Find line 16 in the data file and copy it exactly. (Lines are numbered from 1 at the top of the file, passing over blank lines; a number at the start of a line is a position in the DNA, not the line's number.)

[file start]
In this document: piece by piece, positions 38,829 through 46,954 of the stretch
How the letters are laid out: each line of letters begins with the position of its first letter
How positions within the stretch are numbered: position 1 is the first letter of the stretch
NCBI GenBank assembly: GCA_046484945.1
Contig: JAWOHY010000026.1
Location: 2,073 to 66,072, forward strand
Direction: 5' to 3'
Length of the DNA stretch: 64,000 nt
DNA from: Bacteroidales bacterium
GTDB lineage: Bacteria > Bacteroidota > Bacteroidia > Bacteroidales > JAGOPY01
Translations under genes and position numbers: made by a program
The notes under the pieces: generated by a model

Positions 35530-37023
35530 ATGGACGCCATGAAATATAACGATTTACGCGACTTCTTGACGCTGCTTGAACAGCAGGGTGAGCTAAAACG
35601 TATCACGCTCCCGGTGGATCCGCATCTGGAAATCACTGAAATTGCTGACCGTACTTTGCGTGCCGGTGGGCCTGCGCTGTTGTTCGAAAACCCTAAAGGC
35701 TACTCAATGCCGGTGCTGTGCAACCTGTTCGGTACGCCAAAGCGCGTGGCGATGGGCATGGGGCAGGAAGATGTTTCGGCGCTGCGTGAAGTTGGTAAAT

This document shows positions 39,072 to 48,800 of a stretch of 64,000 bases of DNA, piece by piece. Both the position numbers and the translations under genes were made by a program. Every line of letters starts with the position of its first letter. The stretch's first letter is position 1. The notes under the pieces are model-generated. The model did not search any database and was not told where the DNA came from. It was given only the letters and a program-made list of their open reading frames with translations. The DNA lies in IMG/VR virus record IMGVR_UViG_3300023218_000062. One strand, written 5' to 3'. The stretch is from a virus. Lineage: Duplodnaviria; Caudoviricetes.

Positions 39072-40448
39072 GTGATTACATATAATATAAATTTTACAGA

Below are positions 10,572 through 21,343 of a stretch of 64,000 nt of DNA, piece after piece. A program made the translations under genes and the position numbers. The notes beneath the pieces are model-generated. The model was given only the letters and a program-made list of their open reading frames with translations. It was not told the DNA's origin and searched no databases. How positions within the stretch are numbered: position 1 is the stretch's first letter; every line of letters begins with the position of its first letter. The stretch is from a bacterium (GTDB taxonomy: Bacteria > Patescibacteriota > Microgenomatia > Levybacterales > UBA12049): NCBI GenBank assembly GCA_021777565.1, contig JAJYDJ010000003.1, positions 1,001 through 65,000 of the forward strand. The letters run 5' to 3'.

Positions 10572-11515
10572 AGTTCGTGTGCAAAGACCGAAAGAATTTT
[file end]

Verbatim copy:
35701 TACTCAATGCCGGTGCTGTGCAACCTGTTCGGTACGCCAAAGCGCGTGGCGATGGGCATGGGGCAGGAAGATGTTTCGGCGCTGCGTGAAGTTGGTAAAT